>> will almost certainly leave your forest in an inconsistent state
>> ...worse, the forest will believe itself to _be_ consistent. It is
>> neither supported nor recommended.
>
> How does a normal (tape/disk) backup work differently?
Anonymous
June 14, 2005 7:02:18 PM

Archived from groups: microsoft.public.win2000.active_directory (More info?)

As an aside, the Invocation ID is also altered on a 2003 DC when an app.
NC is added, removed and later re-added. This is the motivation for the
existence of the msDS-RetiredReplNCsignatures (or something along the
lines of that name), it records the NCs held by a particular DC for its
lifetime (maintained by a DC's NTDSDSA instance I believe).

--
Dean Wells [MVP / Directory Services]
MSEtechnology
[[ Please respond to the Newsgroup only regarding posts ]]
R e m o v e t h e m a s k t o s e n d e m a i l

Herb Martin wrote:
>> It seems that this question is haunting me at the moment as I've been
>> asked it more times than I count over the past 2 weeks or so (TechEd
>> being the primary source). Restoring an imaged DC outside of the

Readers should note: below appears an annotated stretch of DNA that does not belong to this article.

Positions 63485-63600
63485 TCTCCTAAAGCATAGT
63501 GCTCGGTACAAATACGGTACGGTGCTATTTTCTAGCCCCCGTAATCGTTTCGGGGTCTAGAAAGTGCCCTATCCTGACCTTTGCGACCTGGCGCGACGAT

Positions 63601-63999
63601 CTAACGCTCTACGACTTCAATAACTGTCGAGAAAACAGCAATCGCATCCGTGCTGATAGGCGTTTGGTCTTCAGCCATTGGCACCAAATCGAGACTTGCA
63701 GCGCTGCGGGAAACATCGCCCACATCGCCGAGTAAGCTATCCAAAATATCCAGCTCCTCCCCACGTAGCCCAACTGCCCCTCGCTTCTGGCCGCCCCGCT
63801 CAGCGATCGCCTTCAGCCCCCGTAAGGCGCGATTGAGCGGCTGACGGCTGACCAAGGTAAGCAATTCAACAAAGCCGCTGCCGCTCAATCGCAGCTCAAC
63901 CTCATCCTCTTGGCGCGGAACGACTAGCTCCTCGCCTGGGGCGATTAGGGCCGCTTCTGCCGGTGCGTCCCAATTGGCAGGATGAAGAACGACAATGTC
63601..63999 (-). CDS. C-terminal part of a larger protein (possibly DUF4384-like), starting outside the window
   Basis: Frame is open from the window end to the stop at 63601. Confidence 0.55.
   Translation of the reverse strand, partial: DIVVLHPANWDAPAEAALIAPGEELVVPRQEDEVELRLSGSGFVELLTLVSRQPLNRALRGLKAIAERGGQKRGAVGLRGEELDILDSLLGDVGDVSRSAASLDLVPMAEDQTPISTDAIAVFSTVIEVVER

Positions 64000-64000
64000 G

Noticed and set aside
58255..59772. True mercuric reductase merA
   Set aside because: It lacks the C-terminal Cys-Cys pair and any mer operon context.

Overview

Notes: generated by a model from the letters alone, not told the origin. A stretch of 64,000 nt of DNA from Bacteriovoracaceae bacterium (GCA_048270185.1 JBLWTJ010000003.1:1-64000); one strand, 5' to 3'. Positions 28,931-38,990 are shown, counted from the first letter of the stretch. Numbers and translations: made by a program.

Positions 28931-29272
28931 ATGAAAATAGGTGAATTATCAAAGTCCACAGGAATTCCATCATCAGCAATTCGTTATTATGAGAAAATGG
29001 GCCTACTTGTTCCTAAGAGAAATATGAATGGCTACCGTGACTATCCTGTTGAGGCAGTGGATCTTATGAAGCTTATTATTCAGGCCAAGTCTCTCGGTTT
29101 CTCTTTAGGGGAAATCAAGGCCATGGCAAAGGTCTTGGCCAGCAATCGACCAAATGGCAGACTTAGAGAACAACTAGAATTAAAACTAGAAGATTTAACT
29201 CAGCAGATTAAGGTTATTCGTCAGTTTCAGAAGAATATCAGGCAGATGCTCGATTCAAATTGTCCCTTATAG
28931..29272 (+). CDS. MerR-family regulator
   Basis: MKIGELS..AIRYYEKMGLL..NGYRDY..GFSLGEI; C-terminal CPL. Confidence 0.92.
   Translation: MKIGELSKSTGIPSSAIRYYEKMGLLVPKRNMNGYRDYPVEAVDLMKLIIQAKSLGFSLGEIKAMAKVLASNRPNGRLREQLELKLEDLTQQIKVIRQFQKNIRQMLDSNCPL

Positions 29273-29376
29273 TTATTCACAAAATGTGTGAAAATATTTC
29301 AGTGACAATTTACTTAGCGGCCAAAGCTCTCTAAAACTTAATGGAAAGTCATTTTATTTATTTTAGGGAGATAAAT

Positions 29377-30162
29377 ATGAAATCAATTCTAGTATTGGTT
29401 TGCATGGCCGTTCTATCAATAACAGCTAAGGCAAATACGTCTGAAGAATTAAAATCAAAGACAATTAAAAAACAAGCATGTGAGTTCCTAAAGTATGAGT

>> constrained scenarios above causes an issue known as USN rollback and
>> will almost certainly leave your forest in an inconsistent state
>> ...worse, the forest will believe itself to _be_ consistent. It is
>> neither supported nor recommended.
>
> How does a normal (tape/disk) backup work differently?
Anonymous
June 14, 2005 7:36:54 PM

Archived from groups: microsoft.public.win2000.active_directory (More info?)

Dean Wells [MVP] wrote:

> Drive imaging is a solution for AD backup purposes under only three very
> constrained situations -
>
> 1. You have only 1 DC
> 2. You have drive imaged all DCs in all domains in the entire forest at
> precisely the same time and will restore all DCs from those images
> simultaneously
> 3. You have imaged a DC representing each partition within the forest
> and are prepared to forcibly demote, metadata clean and re-introduce ALL